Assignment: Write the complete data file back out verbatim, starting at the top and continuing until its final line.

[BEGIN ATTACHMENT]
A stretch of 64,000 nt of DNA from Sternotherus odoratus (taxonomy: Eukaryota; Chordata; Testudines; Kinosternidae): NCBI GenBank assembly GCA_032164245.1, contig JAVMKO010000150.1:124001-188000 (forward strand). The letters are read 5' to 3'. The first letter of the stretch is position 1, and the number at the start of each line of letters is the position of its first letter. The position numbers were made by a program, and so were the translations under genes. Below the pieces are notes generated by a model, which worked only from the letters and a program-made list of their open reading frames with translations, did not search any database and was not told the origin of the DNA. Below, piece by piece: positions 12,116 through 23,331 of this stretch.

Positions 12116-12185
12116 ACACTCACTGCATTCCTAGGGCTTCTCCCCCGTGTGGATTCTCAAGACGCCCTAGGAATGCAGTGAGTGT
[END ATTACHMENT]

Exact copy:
A stretch of 64,000 nt of DNA from Sternotherus odoratus (taxonomy: Eukaryota; Chordata; Testudines; Kinosternidae): NCBI GenBank assembly GCA_032164245.1, contig JAVMKO010000150.1:124001-188000 (forward strand). The letters are read 5' to 3'. The first letter of the stretch is position 1, and the number at the start of each line of letters is the position of its first letter. The position numbers were made by a program, and so were the translations under genes. Below the pieces are notes generated by a model, which worked only from the letters and a program-made list of their open reading frames with translations, did not search any database and was not told the origin of the DNA. Below, piece by piece: positions 12,116 through 23,331 of this stretch.

Positions 12116-12185
12116 ACACTCACTGCATTCCTAGGGCTTCTCCCCCGTGTGGATTCTCAAGACGCCCTAGGAATGCAGTGAGTGT